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Call Kurtis Investigates: Banks Not Paying Taxes On Some Properties Seized In Foreclosure

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STOCKTON (CBS13) — Some of the same banks that foreclosed on homes up and down the valley are now skipping out on paying their property taxes, a Call Kurtis investigation has uncovered.

While local counties lay off workers — unable to pay for the services they once could — Call Kurtis found more than $3 million dollars in back taxes and penalties on properties owned by the banks, according to tax collectors in six Northern California counties.

CBS13 received records of delinquent and defaulted properties from Sacramento, San Joaquin, Stanislaus, Yolo, Placer and El Dorado counties — finding more than 600 residential and commercial bank-owned properties owing money to the counties.

Bank-Owned Property Taxes
Balance Owed By County
El Dorado County $1,656,041.88
Sacramento County $303,482.39
San Joaquin County $767,711.32
Placer County $136,327.43
Stanislaus County $162,266.23
Yolo County $58,037.45
Data according to respective county records, Nov. 2012–Jan. 2013.

It’s money some like Marites Recosana said would help them collect benefits like food stamps in the midst of a financial crisis and high unemployment.

“You can’t find a job even though you want to go to work,” Recosana said.

Recosana said she struggles to feed her family.

“It’s really hard,” she said. “Sometimes we get in line at the food bank.”

Recosana applied for government assistance but was told she will have to wait — San Joaquin County is currently slower than usual in processing claims, after layoffs resulting largely from address a decrease in tax revenue.

“They said to give them a month,” she said. “A month? It’s gonna be a month Saturday and we haven’t heard nothing.”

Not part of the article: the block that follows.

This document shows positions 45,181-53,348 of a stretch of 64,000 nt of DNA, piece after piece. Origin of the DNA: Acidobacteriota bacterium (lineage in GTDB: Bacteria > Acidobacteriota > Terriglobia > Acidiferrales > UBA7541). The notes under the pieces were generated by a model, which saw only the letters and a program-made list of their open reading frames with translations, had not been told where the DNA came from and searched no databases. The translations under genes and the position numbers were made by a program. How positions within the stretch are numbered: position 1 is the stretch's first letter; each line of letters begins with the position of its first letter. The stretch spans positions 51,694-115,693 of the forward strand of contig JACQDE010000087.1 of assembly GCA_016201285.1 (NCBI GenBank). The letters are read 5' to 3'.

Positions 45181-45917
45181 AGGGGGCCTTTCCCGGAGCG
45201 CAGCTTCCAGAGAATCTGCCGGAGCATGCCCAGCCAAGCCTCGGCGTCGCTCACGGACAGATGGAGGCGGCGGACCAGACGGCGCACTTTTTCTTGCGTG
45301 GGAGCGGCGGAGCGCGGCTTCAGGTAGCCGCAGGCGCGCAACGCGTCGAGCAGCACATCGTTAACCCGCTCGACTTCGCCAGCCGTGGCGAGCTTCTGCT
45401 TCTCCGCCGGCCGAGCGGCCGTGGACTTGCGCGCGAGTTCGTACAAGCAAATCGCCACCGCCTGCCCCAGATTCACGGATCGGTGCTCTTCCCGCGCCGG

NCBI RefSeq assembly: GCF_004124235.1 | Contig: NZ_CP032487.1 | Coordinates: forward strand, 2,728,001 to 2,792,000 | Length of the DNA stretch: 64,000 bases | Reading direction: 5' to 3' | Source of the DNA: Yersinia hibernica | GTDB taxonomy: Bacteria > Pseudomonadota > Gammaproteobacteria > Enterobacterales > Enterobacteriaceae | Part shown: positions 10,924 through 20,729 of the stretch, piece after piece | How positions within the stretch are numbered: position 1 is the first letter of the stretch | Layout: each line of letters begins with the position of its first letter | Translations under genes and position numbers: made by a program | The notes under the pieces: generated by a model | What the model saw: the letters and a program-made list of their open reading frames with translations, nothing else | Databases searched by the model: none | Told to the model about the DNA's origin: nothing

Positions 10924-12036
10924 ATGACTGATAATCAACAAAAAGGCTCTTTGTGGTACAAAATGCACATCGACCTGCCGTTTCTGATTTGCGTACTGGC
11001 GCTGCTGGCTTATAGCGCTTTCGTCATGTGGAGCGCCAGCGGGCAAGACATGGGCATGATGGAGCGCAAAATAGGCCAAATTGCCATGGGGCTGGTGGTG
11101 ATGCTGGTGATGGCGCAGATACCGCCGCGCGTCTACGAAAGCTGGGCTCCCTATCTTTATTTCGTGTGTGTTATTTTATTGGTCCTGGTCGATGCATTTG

Recosana, who raises two kids alone, said it leaves her family in limbo.

Counties across the region have been forced to make harsh cuts to health and human services, law enforcement and the courts because money just isn’t there.

San Joaquin County Treasurer-Tax Collector Shabbir Khan said revenue is down — largely due to a dip in property taxes from lower property values.

“Sales tax and property tax are the big portion of general fund,” he said.

San Joaquin County alone has eliminated more than 800 positions since the economy soured — mostly through retirement and layoffs.

But a CBS13 Call Kurtis investigation has uncovered millions of dollars owed that could help desperate counties restore some services.

Some of the same banks that foreclosed on homes because they weren’t being paid are now not paying their property taxes.

“It is a slap in the face, an absolute slap in the face,” said housing advocate Vivian Richardson, a member of the Alliance of Californians for Community Empowerment.

“It is absolutely ridiculous,” she said. “It’s frustrating as hell.”

Banks owe Sacramento County more than $303,000 in property taxes and penalties, according to data received from the county in January.

In Stanislaus County, that number is about $162,000.
And as of November, banks owed San Joaquin County more than $760,000.

The money owed in these six counties adds up to more than $3 million in unpaid property taxes and fees.

The money owed in San Joaquin County alone could pay the salaries of 12 sheriff’s deputies, 19 county construction workers or 22 case workers at Health and Human Services — which would help process food stamp cases like Recosana’s.

“Banks foreclosed on these properties because people were not paying their bills,” reporter Kurtis Ming said to Beth Mills of the California Bankers Association. “Now [the banks] are not paying their bills. Is there a double standard?”

“I don’t think so,” Mills said.

Mills said banks are committed to paying the money they owe.

She blamed some of the delinquencies on simple clerical errors that can occur either at the county or the banks, but also said banks shouldn’t be stuck paying the property taxes accrued before a foreclosure.

“It’s the homeowner’s responsibility,” she said.

“You think the county should be going after the homeowners who were foreclosed upon for that money? ” Ming asked.

“Correct, they were the owners of the property at that point,” she said.

But three county tax collectors told CBS13 the property tax debt transfers with the property, meaning banks that foreclose are stuck with the bill.

“I can’t speak for them why they’re not paying for it, but that’s their business decision,” Khan said.

Counties can place liens on properties, preventing a bank from selling a home until the debt is paid off. After five years, counties can auction properties off.

“If I’m not going to church, I don’t think I’m going to be here,” she said.